What is in a Name
The name Gumlog may come from a rough translation of the Indian name Tsilula Yi or Sweetgum Place. Given all the different Indian dialects, it would not be all that wrong to pronounce a more familiar sounding hi lu la hi (that would be hallelujah)with the suffix on the end to tag it as a settlement. Not to say the name may have had many tributaries. The area was a managed gum tree rain forest before Georgia exercised its right to expropriate Indian land. There may have been confusion at the time between the Indian words for creek and log. Those doing the translating were not experts. In 1785 an important governmental meeting took place in Gumlog. The participants were provided improvised seating on gum logs. So it may have been spoken of as the Gum Log Court. Gumlog was the name given to a Georgia military District. These were militia companies of one-hundred men in a similar manner of a Danish Wepntak (Weapon Take) or English Hundred. The policy of the American and perhaps even that of the earlier British Government was to favor Native, Spanish or French names and not to reuse names that belong to the British Isles. The Victorian word for this policy was euphonious to provide a better sense of place.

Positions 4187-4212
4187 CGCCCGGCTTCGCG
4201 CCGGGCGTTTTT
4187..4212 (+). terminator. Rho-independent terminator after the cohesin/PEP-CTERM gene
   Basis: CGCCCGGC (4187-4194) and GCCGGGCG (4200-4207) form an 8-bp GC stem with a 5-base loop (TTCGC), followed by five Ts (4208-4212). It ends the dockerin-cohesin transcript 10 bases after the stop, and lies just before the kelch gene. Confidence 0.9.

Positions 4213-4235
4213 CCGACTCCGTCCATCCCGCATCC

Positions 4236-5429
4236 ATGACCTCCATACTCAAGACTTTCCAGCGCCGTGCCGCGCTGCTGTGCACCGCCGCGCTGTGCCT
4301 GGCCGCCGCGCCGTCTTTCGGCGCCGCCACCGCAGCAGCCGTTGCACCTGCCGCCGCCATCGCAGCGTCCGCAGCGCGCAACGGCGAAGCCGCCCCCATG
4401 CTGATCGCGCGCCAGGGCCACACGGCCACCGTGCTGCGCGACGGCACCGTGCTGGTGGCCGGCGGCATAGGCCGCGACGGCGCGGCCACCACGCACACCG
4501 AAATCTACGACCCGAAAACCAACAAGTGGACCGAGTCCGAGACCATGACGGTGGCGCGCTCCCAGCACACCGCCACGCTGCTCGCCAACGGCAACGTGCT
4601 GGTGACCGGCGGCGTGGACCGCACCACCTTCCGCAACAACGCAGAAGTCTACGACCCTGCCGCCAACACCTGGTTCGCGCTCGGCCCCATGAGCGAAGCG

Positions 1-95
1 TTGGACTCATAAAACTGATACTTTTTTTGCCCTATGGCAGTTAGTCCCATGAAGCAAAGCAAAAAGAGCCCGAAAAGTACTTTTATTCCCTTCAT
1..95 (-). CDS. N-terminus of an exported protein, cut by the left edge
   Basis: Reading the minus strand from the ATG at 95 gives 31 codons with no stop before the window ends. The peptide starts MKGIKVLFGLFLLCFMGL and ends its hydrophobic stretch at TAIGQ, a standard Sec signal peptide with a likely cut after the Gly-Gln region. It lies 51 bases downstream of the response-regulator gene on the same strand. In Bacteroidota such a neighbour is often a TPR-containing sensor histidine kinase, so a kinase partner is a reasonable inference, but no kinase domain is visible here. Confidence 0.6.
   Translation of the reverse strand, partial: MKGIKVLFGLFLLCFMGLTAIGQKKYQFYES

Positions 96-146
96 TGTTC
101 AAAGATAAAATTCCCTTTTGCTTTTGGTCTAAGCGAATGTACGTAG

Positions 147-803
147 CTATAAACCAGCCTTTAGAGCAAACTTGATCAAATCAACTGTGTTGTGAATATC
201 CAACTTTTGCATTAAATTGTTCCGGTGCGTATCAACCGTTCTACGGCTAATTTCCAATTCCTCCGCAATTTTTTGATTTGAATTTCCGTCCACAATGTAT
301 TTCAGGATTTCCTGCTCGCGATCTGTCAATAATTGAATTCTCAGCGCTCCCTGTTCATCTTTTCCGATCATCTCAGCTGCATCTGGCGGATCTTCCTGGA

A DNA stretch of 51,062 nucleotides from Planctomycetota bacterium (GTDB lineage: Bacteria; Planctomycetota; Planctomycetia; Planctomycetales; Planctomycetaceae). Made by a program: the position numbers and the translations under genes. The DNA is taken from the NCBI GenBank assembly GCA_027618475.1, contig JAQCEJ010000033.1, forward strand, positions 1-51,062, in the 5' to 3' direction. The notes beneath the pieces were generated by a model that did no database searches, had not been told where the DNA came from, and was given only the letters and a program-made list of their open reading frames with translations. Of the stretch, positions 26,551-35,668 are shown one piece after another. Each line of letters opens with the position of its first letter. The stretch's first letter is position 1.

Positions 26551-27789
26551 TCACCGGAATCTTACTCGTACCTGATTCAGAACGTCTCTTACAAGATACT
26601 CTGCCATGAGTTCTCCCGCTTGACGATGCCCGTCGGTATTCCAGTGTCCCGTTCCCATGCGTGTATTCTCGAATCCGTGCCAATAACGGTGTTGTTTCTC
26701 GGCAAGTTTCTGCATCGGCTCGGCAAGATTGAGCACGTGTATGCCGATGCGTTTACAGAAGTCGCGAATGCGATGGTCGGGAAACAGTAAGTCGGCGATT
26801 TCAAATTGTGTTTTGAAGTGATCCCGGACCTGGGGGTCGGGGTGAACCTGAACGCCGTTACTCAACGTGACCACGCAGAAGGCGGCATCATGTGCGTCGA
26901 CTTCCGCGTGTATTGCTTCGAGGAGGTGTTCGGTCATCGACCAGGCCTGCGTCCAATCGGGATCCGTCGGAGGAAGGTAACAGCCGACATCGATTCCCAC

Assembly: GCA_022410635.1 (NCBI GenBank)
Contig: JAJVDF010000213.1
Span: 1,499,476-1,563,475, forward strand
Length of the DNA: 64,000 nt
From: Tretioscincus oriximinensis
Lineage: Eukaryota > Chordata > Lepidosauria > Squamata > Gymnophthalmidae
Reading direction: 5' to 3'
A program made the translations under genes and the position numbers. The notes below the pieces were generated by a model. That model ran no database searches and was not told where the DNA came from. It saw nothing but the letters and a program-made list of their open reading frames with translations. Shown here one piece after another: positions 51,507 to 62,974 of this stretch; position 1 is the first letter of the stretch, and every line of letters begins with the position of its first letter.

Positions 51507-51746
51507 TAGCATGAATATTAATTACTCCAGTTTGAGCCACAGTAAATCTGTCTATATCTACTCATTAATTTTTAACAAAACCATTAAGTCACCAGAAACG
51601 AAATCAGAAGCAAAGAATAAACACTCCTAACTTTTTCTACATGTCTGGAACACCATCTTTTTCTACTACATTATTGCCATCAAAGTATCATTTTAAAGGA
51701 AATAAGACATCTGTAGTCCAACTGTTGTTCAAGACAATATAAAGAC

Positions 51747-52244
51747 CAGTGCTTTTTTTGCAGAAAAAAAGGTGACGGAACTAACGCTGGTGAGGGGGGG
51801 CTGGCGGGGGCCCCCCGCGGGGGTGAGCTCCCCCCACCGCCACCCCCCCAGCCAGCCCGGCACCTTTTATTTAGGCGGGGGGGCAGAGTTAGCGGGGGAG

- "American FactFinder". United States Census Bureau. Retrieved 2008-01-31.
- "US Board on Geographic Names". United States Geological Survey. 2007-10-25. Retrieved 2008-01-31.
- "US Gazetteer files: 2010, 2000, and 1990". United States Census Bureau. 2011-02-12. Retrieved 2011-04-23.
- History of Franklin County, Georgia Library of Congress 85 52027 copy right 1986 Fourth Printing 2004 Franklin County Historical Society POB 541 Carnsville, GA 30521
- The Treaty of Buford uses the phrase, “the right to expropriate Indian land.”